I have a short blurb up on CNN.com, along with four other Libya commentators, on the challenges facing the new interim government. Others mentioned the political transition, disarmament, and changing the Qaddafi-era habit of reliance on connections and corruption. I mentioned the need for the central government to assert its control over all the locally-based militias.
I think, in retrospect, that the autonomy of Libya’s rebel militias were a major reason for the country’s fairly smooth transition from Qaddafi control to rebel control. Usually, every attack on a Qaddafi-held town was spearheaded by a group of exiled fighters from that town, while simultaneously rebel sympathizers staged an uprising from inside that town. Regime forces, softened up by Nato airstrikes, often tended to collapse very quickly, fleeing to safer circumstances. Without these fifth columns to assist and to sew panic among Qaddafi loyalists, the rebels had considerably more difficulty — as we’re seeing now in Sirte and Beni Walid.
Politically, this gave each region a strong sense of having engineered its own liberation, and prevented the perception of a takeover by outsdiders. Just as importantly, it tended to prevent looting — the first thing that the insurgents, after grabbing a weapon from abandoned Qaddafi outposts, was to secure control of key facilities. The rebel National Transitional Council tended to tread very lightly with these militias and insurgent groups, allowing them to operate and to run their respective areas without much interference.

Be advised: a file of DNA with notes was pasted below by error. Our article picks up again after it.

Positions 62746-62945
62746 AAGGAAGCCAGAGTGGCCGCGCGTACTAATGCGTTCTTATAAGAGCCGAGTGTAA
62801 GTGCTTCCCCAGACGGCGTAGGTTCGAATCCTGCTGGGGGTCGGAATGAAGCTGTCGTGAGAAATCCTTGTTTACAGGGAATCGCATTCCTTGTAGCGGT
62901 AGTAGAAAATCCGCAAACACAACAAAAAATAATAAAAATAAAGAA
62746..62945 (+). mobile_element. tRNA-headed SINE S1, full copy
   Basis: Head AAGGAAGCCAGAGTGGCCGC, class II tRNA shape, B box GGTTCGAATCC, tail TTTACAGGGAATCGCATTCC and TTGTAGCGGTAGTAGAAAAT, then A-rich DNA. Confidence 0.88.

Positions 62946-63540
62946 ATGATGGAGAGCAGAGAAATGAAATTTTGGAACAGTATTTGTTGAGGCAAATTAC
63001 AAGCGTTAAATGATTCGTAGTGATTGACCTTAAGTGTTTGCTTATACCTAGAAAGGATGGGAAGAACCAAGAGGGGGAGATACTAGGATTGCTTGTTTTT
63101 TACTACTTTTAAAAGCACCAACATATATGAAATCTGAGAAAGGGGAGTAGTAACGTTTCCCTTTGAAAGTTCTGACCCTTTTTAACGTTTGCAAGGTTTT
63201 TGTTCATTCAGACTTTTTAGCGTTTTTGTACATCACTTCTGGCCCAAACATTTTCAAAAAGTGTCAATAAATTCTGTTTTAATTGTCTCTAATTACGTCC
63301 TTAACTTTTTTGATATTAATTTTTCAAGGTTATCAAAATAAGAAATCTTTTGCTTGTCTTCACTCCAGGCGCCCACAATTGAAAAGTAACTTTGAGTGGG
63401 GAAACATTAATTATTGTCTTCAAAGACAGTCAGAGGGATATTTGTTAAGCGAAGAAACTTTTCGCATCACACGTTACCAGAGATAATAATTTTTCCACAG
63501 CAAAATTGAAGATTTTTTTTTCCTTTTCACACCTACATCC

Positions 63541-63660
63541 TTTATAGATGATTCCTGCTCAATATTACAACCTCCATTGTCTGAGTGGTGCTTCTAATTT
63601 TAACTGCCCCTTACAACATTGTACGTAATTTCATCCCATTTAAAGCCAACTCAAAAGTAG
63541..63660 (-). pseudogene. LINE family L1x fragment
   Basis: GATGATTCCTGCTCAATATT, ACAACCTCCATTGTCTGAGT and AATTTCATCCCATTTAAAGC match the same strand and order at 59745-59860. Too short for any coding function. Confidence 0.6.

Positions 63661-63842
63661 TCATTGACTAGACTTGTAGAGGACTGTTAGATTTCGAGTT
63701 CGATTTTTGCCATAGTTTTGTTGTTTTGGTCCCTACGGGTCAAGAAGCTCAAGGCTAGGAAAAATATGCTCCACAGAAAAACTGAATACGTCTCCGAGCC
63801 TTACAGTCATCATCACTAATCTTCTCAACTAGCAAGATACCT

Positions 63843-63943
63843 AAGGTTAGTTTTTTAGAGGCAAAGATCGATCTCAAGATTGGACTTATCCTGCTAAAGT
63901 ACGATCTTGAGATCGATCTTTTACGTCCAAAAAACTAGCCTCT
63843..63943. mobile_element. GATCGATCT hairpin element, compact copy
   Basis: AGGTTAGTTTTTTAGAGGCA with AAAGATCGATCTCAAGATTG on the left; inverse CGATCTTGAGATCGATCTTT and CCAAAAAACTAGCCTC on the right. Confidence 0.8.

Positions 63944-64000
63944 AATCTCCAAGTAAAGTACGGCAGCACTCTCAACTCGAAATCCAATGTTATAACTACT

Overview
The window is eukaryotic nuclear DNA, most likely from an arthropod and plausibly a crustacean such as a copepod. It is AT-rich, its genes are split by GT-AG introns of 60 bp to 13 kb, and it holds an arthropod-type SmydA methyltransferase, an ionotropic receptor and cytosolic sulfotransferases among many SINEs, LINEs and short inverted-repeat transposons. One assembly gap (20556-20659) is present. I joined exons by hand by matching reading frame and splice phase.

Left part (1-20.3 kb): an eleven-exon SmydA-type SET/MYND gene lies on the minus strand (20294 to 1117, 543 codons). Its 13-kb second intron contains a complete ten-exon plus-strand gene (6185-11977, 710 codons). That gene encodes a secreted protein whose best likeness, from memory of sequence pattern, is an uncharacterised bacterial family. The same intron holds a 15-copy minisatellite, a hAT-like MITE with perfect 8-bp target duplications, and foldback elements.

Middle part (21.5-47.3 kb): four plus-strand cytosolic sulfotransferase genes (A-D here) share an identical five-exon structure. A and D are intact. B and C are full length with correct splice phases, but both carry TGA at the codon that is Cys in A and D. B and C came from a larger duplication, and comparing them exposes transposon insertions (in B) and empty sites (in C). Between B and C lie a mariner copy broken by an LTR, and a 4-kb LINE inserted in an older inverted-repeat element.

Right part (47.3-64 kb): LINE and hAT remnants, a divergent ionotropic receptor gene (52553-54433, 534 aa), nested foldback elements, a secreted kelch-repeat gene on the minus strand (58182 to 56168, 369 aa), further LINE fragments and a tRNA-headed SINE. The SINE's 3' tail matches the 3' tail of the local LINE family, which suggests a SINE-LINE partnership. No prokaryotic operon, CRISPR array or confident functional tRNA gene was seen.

The downside, however, is that now that the NTC is becoming a real interim government and acting a little more like a state, some of these groups are beginning to resent its authority. Commanders in the long-besieged town of Misrata, who always thought that they had been left a bit dry by Benghazi, were always inclined to gripe about the NTC. In Benghazi, meanwhile, the July assassination of rebel commander Abdel Fatah Younis by rogue militiamen prompted an attempt by the NTC to assert its control over local militias, which they resisted. Now some of the figures associated with the Islamist-leaning February 17 Martyrs’ Brigade have been hammering at the NTC’s authority, particularly that of globetrotting interim Prime Minister Mahmoud Jibril, who spent much of the past six months outside Libya drumming up support for the rebellion — an extremely useful task, but not necessarily one which wins the respect of hardbitten fighters.
I don’t think that these disputes will necessarily boil over into a crisis. Libya’s rebels were well aware of Qaddafi’s description of them as a bunch of fanatics and thugs who would drag the country into chaos, and are anxious to preserve their revolution’s so-far relatively good international reputation. (The rounding-up of African migrants and their internment in makeshift prisons is the major black spot, so far). Also, the NTC’s chairman Mustafa Abdel Jalil, although more a symbolic than a hands-on leader, is also extremely popular — which is why those pushing back against NTC authority tend to focus on Jibril.
In the long-term, however, the rebels’ reluctance to cede control to the center may lead to a weak central government, with ex-rebels hanging onto confiscated state property, maintaining their own little militias, taking a cut out of local reconstruction contracts, charging their own taxes, and basically telling the Tripoli government to stay out of its business. This is not inevitable, nor is it necessarily the worst outcome for the country — it’s far preferable, say, to a Cuban model or Eritrean model, where a centralized guerilla movement became a centralized and dictatorial ruling party. As India shows, you can have lots of little dysfunctionally governed localities, and still have a functioning liberal democracy on the national level. Freedom first, rule of law a few generations later. Even if Libya’s central government stays weak, it does not mean that the revolution against Qaddafi will have been in vain.